By Jonathan Clements
It all seems so obvious.
The U.S. economy remains robust, with unemployment at a nine-year low and real GDP growing at an annualized 3.5% in the latest quarter. Meanwhile, overseas markets are confronting the double whammy of political upheaval and economic malaise.
So why own foreign stocks?
Before we hit the sell button, maybe we should take a moment to play market strategist. The game is simple enough. All you have to do is figure out three numbers: the current dividend yield, how fast corporate earnings will grow, and what valuation investors will put on those earnings.
To make it even easier, we already know the first number. U.S. stocks—as measured by the S&P 500—currently yield some 2%. To forecast the market’s return over the years ahead, we just need to estimate how fast corporate profits will expand, and predict whether investors will grow more or less optimistic, as reflected in the market’s price-earnings multiple. Let’s say U.S. earnings per share climb 5% a year. If the market’s P/E ratio stays the same, share prices would also climb 5%. Add the 2% dividend yield and—bingo!—we have a 7% total return.
Easy, right? To be sure, predicting what will happen to P/E ratios is a little tricky. But we can be fairly confident the U.S. economy will grow a whole lot faster than Europe and Japan. Emerging markets should grow faster still, but all that could change if we get a global trade war.
This sort of analysis would strike most folks as entirely reasonable, and it makes sense at a gut level. We instinctively assume that today’s most successful economies and markets will keep on shining, and that the laggards will continue to struggle. Yet there’s a good chance the above analysis will prove dead wrong.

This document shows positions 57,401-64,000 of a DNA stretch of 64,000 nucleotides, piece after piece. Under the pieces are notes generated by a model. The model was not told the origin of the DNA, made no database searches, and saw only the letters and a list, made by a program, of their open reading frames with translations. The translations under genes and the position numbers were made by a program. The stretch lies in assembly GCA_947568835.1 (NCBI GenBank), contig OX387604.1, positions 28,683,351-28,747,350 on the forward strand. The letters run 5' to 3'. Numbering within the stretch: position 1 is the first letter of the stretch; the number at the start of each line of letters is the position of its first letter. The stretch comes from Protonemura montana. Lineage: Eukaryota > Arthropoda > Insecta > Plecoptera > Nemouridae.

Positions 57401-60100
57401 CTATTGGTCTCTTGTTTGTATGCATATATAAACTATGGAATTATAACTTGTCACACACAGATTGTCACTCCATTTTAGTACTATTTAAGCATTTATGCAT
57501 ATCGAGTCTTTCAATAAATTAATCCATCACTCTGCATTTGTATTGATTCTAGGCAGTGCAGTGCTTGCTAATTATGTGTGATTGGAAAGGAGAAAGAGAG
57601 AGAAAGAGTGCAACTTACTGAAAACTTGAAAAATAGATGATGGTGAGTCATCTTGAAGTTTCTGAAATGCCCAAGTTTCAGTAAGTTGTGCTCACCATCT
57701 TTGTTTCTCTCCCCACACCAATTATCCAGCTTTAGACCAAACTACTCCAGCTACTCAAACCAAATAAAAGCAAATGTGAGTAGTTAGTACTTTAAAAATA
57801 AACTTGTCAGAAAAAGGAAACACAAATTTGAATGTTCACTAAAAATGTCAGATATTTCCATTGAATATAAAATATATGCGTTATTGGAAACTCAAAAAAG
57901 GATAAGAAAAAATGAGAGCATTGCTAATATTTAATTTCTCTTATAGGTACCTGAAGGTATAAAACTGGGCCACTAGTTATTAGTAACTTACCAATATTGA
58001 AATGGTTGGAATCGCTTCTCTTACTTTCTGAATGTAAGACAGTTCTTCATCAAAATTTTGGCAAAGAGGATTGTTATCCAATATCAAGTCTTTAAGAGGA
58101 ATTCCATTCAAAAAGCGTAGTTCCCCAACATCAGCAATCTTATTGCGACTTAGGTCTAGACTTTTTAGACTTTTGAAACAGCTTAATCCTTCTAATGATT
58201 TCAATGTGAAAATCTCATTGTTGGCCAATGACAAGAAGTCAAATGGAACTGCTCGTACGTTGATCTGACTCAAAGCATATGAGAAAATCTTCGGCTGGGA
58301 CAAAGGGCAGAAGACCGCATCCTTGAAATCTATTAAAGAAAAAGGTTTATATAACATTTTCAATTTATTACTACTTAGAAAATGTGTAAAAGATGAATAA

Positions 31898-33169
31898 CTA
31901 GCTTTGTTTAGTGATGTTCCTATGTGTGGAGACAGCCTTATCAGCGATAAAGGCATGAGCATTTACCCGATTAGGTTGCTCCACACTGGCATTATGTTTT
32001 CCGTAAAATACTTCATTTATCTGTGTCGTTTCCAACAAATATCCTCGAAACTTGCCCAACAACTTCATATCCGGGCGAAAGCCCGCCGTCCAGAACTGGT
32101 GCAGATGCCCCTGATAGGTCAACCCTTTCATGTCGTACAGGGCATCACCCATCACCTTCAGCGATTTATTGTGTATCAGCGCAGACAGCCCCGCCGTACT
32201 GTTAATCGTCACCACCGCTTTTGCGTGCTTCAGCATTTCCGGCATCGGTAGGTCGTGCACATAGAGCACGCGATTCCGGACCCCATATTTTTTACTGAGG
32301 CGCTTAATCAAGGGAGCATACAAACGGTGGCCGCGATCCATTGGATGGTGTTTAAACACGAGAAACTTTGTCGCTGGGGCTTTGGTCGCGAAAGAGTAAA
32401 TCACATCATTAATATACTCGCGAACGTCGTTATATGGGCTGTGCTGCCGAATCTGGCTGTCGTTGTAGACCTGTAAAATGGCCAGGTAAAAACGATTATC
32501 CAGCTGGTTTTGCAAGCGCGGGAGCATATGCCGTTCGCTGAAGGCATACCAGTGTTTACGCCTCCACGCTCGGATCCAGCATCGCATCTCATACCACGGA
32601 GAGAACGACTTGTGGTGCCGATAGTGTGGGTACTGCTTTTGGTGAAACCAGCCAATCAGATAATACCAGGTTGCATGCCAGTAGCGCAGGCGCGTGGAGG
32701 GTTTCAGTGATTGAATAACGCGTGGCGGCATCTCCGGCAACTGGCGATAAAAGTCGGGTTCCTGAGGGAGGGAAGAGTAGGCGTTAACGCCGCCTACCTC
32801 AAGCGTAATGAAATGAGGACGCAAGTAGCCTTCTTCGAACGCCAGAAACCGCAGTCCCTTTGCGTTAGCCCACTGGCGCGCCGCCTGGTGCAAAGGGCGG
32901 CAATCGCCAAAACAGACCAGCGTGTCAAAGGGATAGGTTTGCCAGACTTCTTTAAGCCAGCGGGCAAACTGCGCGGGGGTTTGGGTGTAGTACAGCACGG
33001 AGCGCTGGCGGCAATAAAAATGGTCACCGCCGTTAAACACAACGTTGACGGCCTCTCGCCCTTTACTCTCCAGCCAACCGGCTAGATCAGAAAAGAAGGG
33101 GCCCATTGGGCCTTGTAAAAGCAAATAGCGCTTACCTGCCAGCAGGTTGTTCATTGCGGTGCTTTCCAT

Why? When playing market strategist, it’s crucial to keep three key notions in mind. First, markets are fairly efficient, meaning they should be priced to deliver returns that reflect the risk involved. If U.S. and U.K. large-cap stocks are of roughly equal risk—which seems like a pretty solid assumption—we should expect similar long-run returns from both markets. If U.S. small-company stocks and emerging markets are somewhat riskier, we should expect higher returns. If that wasn’t the case, why would anybody take the added risk involved?
Second, past performance is a rotten guide to the future. We regularly publish a periodic table showing the variation in performance of different asset classes from one year to the next. You can create a similar table for decade-long returns—and what you find is that all parts of the global market have had periods of strong performance, but those are often followed by stretches of weaker results.
Consider three slices of the global stock market: U.S. large-company, U.S. small-company, and developed foreign markets. Among those three sectors, the top performers were U.S. small-cap stocks in the 1970s, foreign stocks in the 1980s, U.S. large-cap stocks in the 1990s and U.S. small-cap stocks in the 2000s.
After their chart-topping performance in the 1970s, small stocks fell to third place in the 1980s. That pattern—where one decade’s winner became the next decade’s laggard—has persisted in each decade since. Admittedly, small stocks, which were star performers during 2000-09, are on track to repeat that strong performance in the current decade, but we still have three years to go.
Third, and perhaps most surprising, strong economic growth is a terrible predictor of investment returns. Instead, a much better predictor is low valuations. In other words, if you had to choose between investing in an economy with high growth and investing in a market with modest valuations, you would want to go for the latter.
For proof, consider a study by academics Elroy Dimson, Paul Marsh and Mike Staunton. They looked at how you would have fared if you had invested each year in the national stock markets with the best and worst economic growth over the prior five years. During the 105 years studied, buying the fastest-growing 20% of countries would have delivered 5% a year, while investing in the slowest-growing countries delivered 8%.
One possible explanation: Investors get too excited by rapid growth and overpay for the stocks involved. Even if growth remains strong, the stocks often perform poorly, as valuations drift lower. Meanwhile, the slow-growth countries are more likely to deliver pleasant surprises—and investors enjoy not just better-than-expected earnings growth, but also rising stock valuations.
Today, foreign markets offer weak economic growth, but modest valuations. Will overseas stocks shine in the decade ahead? I’m not willing to wager my entire portfolio on that possibility. But I also wouldn’t want to bet against a rebound in foreign markets—which is why I’m happy to keep a healthy portion of my portfolio invested abroad.